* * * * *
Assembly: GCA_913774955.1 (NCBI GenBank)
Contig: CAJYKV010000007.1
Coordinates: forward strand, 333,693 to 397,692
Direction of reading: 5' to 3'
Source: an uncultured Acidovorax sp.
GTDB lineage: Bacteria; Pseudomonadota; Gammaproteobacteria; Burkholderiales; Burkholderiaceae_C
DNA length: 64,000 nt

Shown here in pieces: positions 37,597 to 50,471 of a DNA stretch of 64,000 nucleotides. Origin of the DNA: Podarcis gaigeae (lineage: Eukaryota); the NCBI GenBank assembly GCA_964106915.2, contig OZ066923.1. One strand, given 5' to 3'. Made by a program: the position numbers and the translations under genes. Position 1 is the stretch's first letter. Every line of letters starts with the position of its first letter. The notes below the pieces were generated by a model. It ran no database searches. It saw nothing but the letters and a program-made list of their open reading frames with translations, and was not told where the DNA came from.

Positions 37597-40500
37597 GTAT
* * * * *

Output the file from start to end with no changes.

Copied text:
Assembly: GCA_913774955.1 (NCBI GenBank)
Contig: CAJYKV010000007.1
Coordinates: forward strand, 333,693 to 397,692
Direction of reading: 5' to 3'
Source: an uncultured Acidovorax sp.
GTDB lineage: Bacteria; Pseudomonadota; Gammaproteobacteria; Burkholderiales; Burkholderiaceae_C
DNA length: 64,000 nt

Shown here in pieces: positions 37,597 to 50,471 of a DNA stretch of 64,000 nucleotides. Origin of the DNA: Podarcis gaigeae (lineage: Eukaryota); the NCBI GenBank assembly GCA_964106915.2, contig OZ066923.1. One strand, given 5' to 3'. Made by a program: the position numbers and the translations under genes. Position 1 is the stretch's first letter. Every line of letters starts with the position of its first letter. The notes below the pieces were generated by a model. It ran no database searches. It saw nothing but the letters and a program-made list of their open reading frames with translations, and was not told where the DNA came from.

Positions 37597-40500
37597 GTAT